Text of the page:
, ,

Life Expectancy in Brazil

Life Expectancy in Brazil
From 1940 to 2016, the life expectancy in Brazil had steadily risen to an all-time high of 75 years. This improvement was largely due to efforts by the Ministry of Health and Ministry of Environment to strengthen the health and sanitation systems in the country. A continued increase in life expectancy can be achieved by utilizing technology to enhance the capabilities and performance of the healthcare system and by improving sanitation and access to clean water for all Brazilians.

An Improved Healthcare System

In 1988, after the end of Brazil’s military dictatorship, a newly established constitution created the Unified National Health System (UHS), which was expanded to provide free of charge and comprehensive health services with near-universal access. A focus on prenatal care, child nutrition programs, immunization campaigns and other important preventative services have played key roles in the increase of the life expectancy in Brazil.

In 1994, the Family Health Strategy (FHS) was founded. It has been heavily relying on community health workers (CHWs) to provide basic and preventative healthcare. Teams of doctors, nurses and community health workers were deployed throughout the country to cover territories of 3,000 to 4,000 residents. The FHS provides medical resources to underserved areas and allows the health teams to closely monitor the health status of the residents in their region. Currently, there are more than 265,00 active CHWs delivering care to around 67 percent of the population. The FHS was instrumental in increasing the life expectancy in Brazil from 67 years in 1994 to 75 years as of 2016.

The Use of Technology

Although the UHS is vital to improving health and life expectancy, the system still faces challenges caused by rising healthcare and medicine costs, maldistribution of medical professionals and poor access to health services in low-income regions. The Ministry of Health has invested in health technology systems and mobile applications to expand access to health services, improve the quality of care and reduce the overall costs of the UHS.

In 2012, they partnered with the medical journal, BMJ, to create the BMJ Best Practices application. More than 11,400 people now use the mobile app to make more informed diagnostic and treatment decisions for their patients at the point of care. Early diagnosis and treatment help to improve health outcomes, so it is beneficial for Brazil to continue to embrace this kind of technology. It is estimated that the country would spend $336 million on healthcare technology and applications by the end of 2018, but would potentially save $42 billion per year over the next 15 years. Hospitals and clinics with integrated health technology, such as electronic health and medical records, have also been shown to have a 3 to 4 percent lower mortality rate, which improves life expectancy rates in Brazil.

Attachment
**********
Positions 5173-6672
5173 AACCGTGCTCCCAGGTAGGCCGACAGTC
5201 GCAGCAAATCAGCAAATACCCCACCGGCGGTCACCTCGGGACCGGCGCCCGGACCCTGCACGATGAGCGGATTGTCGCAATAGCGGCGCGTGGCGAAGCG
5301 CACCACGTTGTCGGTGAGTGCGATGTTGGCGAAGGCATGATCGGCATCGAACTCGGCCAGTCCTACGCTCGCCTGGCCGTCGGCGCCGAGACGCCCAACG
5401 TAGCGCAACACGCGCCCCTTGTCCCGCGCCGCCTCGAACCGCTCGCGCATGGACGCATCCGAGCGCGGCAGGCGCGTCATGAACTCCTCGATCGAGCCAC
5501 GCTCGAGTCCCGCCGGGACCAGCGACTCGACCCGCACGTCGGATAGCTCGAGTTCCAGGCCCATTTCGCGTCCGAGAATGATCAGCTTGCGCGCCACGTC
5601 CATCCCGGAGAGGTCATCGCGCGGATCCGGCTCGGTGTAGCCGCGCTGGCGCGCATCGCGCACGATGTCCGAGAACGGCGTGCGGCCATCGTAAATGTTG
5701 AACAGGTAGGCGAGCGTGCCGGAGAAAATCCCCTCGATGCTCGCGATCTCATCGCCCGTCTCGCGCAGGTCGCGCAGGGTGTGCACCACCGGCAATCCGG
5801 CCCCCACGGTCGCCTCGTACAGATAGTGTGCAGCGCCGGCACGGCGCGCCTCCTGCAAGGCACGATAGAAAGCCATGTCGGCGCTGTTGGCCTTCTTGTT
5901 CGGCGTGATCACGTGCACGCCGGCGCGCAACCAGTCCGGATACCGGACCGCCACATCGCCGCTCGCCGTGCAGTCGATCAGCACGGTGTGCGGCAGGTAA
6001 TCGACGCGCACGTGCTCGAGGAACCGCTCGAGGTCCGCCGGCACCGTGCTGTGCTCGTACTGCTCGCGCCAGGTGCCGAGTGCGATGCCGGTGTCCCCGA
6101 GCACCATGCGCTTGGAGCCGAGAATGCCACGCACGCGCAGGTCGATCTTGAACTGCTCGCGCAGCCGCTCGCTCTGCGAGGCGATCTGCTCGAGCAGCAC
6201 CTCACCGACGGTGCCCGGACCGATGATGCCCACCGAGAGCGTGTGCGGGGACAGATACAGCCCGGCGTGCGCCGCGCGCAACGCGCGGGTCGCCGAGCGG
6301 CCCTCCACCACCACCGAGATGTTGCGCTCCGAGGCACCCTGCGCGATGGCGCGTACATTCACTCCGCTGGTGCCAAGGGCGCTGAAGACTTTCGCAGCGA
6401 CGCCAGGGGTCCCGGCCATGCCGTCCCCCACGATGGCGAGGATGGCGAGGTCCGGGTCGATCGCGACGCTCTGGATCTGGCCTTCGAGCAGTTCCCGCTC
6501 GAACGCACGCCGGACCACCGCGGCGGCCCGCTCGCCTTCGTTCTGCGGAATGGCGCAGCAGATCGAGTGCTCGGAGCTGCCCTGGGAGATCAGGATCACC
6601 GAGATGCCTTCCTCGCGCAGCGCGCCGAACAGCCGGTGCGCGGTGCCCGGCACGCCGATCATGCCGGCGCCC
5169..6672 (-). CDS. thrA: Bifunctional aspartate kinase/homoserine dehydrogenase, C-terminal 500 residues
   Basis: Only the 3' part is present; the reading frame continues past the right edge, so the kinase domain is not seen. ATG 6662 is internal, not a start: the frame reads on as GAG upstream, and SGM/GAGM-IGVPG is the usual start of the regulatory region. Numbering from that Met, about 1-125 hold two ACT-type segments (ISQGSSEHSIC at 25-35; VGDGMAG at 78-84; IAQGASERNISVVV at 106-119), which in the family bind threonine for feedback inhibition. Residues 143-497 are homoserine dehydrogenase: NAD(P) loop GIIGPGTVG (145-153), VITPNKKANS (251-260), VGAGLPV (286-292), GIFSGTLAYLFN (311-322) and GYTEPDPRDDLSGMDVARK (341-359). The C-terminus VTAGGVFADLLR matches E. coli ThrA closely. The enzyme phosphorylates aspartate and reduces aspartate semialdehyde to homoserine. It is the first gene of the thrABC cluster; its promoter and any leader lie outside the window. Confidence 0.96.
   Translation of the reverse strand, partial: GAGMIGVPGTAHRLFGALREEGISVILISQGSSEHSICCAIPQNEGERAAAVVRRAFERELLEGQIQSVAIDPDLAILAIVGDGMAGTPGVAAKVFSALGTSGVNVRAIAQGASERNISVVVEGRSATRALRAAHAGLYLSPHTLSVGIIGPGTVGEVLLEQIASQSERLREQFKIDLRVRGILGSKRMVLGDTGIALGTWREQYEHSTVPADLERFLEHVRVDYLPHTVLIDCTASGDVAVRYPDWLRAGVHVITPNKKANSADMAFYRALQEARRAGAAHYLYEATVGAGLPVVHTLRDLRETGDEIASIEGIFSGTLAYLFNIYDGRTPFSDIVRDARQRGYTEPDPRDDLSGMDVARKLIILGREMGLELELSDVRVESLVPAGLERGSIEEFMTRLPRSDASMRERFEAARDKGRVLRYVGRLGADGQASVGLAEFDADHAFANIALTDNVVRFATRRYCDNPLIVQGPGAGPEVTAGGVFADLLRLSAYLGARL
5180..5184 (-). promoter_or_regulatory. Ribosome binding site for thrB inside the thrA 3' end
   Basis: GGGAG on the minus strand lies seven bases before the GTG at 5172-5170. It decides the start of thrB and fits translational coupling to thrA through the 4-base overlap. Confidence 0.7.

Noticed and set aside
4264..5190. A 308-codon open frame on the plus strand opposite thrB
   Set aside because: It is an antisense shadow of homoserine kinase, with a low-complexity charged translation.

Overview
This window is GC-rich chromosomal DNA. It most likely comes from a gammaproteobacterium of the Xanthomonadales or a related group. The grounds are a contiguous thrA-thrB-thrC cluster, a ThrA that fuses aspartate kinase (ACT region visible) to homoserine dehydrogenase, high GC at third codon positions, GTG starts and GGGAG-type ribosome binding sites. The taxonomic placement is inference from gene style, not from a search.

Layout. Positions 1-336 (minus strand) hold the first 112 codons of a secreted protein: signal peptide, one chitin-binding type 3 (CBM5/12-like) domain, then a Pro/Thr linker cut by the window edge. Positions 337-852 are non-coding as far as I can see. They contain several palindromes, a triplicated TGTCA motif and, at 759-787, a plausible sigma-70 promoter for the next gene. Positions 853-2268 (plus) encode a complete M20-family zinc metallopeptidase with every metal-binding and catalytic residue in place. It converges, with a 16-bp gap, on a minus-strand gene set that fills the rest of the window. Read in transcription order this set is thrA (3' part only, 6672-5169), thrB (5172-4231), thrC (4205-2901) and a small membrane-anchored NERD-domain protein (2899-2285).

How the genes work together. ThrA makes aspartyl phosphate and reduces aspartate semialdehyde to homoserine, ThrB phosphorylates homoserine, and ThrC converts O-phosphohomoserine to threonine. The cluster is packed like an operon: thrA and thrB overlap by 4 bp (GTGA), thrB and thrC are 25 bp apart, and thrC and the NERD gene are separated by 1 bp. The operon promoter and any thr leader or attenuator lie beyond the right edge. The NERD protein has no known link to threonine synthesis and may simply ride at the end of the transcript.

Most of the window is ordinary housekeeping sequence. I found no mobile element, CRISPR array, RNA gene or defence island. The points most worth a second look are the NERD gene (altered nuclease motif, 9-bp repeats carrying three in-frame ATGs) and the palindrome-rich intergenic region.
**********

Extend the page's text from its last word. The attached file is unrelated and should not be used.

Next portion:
Improve Sanitation and Access to Clean Water

It is estimated that 50 percent of Brazilians do not have access to sewage and sanitation services. In fact, 35 million Brazilians still lack access to clean water. Inequalities exist in the over-concentration of services throughout affluent regions while services are lacking in poor and low-income regions. Between 2010 and 2014, there were almost 14,000 hospitalizations for diseases related to poor sanitation. In the densely populated Porto Alegre region, dengue rates were five times higher from 2001 to 2013.

In order to address the burden of sanitation-related illnesses, the National Public Sanitation Plan was formed in 2007 with the goal of providing clean water and sewage services to 93 percent of households by 2033. Between 2007 and 2015, the percentage of households with access to clean water had only slightly increased from 80.9 to 83.3. Operating with a deficit of $1.9 billion has impeded progress, and the program is currently on pace to meet its goals by 2050. With proper funding, however, the country could meet its original goals, which would go a long way to increase the life expectancy in Brazil.

Substantial investment from the federal government, public-private sources of capital along with investment from foreign aid programs such as UNICEF is still needed if Brazil is going to establish the infrastructure to achieve its original goal by the target deadline of 2033. As the country looks to the future, expanding the FHS, integrating technology into the healthcare system and enhancing sanitation services are key focus areas. These priorities will sustain and further improve the life expectancy in Brazil.

Chinanu Chi-Ukpai
Photo: Flickr